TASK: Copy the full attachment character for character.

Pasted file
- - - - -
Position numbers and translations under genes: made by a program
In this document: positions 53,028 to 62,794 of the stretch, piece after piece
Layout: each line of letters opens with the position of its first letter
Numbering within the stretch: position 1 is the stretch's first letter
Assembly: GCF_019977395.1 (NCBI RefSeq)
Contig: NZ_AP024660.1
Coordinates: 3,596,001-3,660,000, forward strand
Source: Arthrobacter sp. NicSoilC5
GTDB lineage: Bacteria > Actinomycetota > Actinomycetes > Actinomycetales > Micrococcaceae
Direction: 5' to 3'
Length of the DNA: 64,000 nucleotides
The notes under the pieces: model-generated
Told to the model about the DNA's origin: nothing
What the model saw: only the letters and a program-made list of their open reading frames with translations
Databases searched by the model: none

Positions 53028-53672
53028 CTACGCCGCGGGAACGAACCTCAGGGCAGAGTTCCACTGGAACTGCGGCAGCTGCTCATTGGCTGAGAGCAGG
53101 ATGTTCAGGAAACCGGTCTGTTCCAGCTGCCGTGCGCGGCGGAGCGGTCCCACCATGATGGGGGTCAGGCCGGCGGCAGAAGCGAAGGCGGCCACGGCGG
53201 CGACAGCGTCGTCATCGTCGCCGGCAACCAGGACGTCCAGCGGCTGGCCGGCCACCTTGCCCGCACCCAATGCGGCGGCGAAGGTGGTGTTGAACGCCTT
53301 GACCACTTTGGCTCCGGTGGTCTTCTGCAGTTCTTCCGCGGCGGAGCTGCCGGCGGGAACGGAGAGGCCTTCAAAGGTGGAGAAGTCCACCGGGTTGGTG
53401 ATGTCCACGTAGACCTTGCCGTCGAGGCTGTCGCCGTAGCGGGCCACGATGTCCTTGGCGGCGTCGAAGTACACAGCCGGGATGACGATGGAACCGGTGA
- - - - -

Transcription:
Position numbers and translations under genes: made by a program
In this document: positions 53,028 to 62,794 of the stretch, piece after piece
Layout: each line of letters opens with the position of its first letter
Numbering within the stretch: position 1 is the stretch's first letter
Assembly: GCF_019977395.1 (NCBI RefSeq)
Contig: NZ_AP024660.1
Coordinates: 3,596,001-3,660,000, forward strand
Source: Arthrobacter sp. NicSoilC5
GTDB lineage: Bacteria > Actinomycetota > Actinomycetes > Actinomycetales > Micrococcaceae
Direction: 5' to 3'
Length of the DNA: 64,000 nucleotides
The notes under the pieces: model-generated
Told to the model about the DNA's origin: nothing
What the model saw: only the letters and a program-made list of their open reading frames with translations
Databases searched by the model: none

Positions 53028-53672
53028 CTACGCCGCGGGAACGAACCTCAGGGCAGAGTTCCACTGGAACTGCGGCAGCTGCTCATTGGCTGAGAGCAGG
53101 ATGTTCAGGAAACCGGTCTGTTCCAGCTGCCGTGCGCGGCGGAGCGGTCCCACCATGATGGGGGTCAGGCCGGCGGCAGAAGCGAAGGCGGCCACGGCGG
53201 CGACAGCGTCGTCATCGTCGCCGGCAACCAGGACGTCCAGCGGCTGGCCGGCCACCTTGCCCGCACCCAATGCGGCGGCGAAGGTGGTGTTGAACGCCTT
53301 GACCACTTTGGCTCCGGTGGTCTTCTGCAGTTCTTCCGCGGCGGAGCTGCCGGCGGGAACGGAGAGGCCTTCAAAGGTGGAGAAGTCCACCGGGTTGGTG
53401 ATGTCCACGTAGACCTTGCCGTCGAGGCTGTCGCCGTAGCGGGCCACGATGTCCTTGGCGGCGTCGAAGTACACAGCCGGGATGACGATGGAACCGGTGA